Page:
Agriculture Ministry officials reported Thursday evening that the chicken coops have been put under complete closure and that an initial laboratory test raised the suspicion that the poultry died as a result of bird flu.
A closure has also been imposed on the movement of birds, vehicles and people that have been in contact with birds in the two kibbutzim.
Birds have been dying in the two kibbutzim one after the other. The kibbutz members feared that the dangerous virus was involved and sent samples to be tested.
The residents are waiting for the Health Ministry's orders and are currently forbidden to come near the area.
Yitzhak Edelstein, Kibbutz Ein Hashlosha's farm coordinator, told Ynet that "at the moment the veterinary services are debating on what should be done. We have been renting our chicken coops to different companies, and the kibbutz does not operate them. So far we have no idea how the birds were infected."
He added that the community was not in panic.
Itzik Cohen of the Poultry Breeders Organization tried to calm the Israeli public down.
"The danger to human beings can only appear following direct contact with the birds, and those who have been in direct contact with them will be medically supervised. We estimate that the flu came from wandering birds passing through Israel," he said.
"There is still not need to start immunizing people. In addition, if this poultry was marketed as food, there is no danger to human beings who will eat them," he added.
The fear of bird flu has also been reported to the Health Ministry. Only last week, the Health Ministry issued an updated bird flu preparation procedure. The procedure, which was first published a number of months ago, was updated following reports on the discovery of the deadly epidemic in Israel's neighboring countries, Turkey and Egypt.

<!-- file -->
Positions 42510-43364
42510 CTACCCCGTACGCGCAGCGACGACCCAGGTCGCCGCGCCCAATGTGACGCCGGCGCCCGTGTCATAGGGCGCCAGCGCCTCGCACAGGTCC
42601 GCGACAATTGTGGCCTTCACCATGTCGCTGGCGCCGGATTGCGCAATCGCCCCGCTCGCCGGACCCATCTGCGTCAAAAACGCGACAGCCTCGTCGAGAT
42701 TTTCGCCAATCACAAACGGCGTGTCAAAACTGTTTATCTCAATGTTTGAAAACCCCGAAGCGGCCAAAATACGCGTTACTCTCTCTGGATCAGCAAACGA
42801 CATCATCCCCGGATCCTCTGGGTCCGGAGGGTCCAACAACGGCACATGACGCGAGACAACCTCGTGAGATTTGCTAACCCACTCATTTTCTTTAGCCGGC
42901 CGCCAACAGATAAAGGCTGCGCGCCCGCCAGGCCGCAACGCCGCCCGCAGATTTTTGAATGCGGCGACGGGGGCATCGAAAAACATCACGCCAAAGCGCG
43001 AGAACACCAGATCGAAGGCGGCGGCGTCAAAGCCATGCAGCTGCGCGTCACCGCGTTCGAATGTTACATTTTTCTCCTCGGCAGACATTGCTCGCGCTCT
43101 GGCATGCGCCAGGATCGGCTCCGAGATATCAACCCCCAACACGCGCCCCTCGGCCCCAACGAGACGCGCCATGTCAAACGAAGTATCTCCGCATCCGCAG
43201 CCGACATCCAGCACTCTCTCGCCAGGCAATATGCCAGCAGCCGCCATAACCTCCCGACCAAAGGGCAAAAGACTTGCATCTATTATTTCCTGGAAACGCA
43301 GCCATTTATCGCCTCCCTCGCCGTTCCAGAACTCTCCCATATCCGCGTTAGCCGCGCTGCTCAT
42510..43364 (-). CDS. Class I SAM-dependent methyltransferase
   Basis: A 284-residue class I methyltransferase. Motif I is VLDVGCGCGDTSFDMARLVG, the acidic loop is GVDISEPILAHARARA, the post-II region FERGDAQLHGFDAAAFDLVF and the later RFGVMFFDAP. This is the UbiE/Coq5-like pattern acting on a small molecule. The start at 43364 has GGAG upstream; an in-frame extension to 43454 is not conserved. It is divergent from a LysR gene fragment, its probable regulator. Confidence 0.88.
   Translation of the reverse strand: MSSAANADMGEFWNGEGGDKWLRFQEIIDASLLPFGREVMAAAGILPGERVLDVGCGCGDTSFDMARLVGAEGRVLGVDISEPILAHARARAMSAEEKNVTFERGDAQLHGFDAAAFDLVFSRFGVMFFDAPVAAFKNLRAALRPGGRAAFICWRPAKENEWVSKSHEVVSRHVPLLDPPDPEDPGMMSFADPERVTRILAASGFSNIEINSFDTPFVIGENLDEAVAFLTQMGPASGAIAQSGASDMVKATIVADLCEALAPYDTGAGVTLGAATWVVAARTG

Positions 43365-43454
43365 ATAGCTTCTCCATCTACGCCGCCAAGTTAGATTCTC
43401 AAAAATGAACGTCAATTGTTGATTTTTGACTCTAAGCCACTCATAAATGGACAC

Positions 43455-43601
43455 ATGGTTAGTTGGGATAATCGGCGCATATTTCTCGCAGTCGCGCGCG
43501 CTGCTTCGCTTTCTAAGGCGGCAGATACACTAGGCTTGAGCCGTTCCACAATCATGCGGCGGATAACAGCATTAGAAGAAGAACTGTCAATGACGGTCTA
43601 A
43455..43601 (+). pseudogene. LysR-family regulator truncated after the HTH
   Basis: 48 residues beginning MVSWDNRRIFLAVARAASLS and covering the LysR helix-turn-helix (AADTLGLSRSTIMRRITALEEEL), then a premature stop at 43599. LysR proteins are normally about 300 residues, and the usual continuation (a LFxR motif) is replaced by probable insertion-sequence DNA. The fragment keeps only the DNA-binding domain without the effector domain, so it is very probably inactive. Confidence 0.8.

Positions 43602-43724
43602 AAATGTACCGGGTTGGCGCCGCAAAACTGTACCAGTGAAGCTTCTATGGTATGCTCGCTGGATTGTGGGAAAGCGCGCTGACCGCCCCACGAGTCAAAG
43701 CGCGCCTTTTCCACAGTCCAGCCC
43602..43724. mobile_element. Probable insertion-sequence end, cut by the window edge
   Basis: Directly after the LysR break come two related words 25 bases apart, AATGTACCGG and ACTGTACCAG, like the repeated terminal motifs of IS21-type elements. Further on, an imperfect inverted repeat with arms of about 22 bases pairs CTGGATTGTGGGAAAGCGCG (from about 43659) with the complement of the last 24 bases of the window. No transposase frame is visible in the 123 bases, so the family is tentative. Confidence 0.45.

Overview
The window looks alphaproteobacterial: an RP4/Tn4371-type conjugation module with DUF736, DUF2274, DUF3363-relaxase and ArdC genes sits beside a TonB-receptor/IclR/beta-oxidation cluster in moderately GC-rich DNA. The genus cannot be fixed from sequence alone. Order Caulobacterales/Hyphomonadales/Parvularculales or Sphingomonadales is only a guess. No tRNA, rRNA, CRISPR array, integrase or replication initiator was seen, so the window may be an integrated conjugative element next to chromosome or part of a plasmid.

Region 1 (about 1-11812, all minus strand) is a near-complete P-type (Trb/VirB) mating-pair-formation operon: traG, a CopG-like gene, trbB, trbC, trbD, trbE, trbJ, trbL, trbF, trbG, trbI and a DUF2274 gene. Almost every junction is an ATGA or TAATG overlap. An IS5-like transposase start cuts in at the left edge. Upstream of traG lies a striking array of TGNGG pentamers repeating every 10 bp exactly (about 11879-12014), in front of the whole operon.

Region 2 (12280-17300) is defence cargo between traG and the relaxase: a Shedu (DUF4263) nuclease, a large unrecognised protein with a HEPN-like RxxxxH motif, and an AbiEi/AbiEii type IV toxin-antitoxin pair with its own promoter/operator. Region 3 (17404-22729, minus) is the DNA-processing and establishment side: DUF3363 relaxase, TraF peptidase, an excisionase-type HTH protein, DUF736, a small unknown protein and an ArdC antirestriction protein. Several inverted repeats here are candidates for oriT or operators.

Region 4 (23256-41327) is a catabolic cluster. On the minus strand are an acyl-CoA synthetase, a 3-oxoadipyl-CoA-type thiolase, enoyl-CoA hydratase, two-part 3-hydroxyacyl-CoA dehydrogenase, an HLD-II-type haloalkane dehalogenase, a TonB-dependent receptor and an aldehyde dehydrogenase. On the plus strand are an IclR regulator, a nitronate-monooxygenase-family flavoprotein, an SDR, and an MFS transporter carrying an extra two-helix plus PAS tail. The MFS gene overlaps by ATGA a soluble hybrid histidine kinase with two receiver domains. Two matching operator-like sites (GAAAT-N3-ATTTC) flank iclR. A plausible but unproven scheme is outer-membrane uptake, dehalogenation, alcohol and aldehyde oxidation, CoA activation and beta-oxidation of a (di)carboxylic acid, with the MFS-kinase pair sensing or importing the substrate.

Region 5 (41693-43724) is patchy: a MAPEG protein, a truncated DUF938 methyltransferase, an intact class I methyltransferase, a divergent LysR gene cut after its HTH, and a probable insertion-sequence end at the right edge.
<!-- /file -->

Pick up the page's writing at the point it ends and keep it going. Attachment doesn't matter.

"The risk of bird flu reaching Israel is immediate," the Health Ministry had declared.
"In light of a further spread of the bird flu virus to eastern Europe, the quick spread of the virus in Turkey and the fear that the
In the procedure, written by emergency experts in the Health Ministry and in other institutions, the experts estimate that in case the bird flu epidemic breaks out in Israel, about 1.8 million people are expected to be infected. In the former procedure, the numeral estimation was 1.6 million people, while higher infection rates are expected among children.
Up to 6,000 deaths expected
According to mathematical models, a sick person is expected to infect another two people on average. According to the report, the breakout will reach a high that will last between eight to six weeks, and it is impossible to estimate how many times Israel will be attacked by the epidemic.
The procedure goes on to predict that the epidemic may result in 2,500-6,000 deaths in Israel, and the estimation is that in light of the violence of the bird flu virus (H5N1), the mortality rates may be even higher.
The hundreds of thousands of patients are expected to fill the hospitals and community clinics. According to estimates, between 10,000 and 26,000 patients will be hospitalized across the country, and between 600,00 and 1.3 million patients will be treated at community clinics.
The report also says that many hospital employees are expected to be absent from work after being infected with the disease themselves or due to their fear of being infected.
The Health Ministry's document defines six stages for the epidemic's breakout. In the first two stages, the virus appears among animals.
Today, according to the procedure, Israel is at the third stage, according to which bird flu cases have been discovered among human beings in the world and are randomly being transferred between people outside Israel. In the next stages, the virus may reach Israel and human beings may be infected by being in contact with sick poultry.
Later on, a bird flu strain that will be directly transferred between human beings may develop. In a later stage, the infection of human beings will be more significant. In the sixth stage, an epidemic in which millions across the world and in Israel will be infected may develop.
According to the report, Israel's move to the next stage may take months or may occur much faster.
In the meantime, a suspicion of bird flu infection was raised Thursday morning after a 38-year-old man working around birds arrived at a Haifa hospital. The man has been suffering from high fever for more than a week now as a result of the flu and apparently also pneumonia.
The hospital did not take any risk. At first, the patient was examined in an isolated area of the emergency room. At the end of the checkup, the patient was transferred to a hospital unit where he was hospitalized in isolation until doctors determine what he is suffering from.
Anat Barshkovsky and Ahiya Raved contributed to the report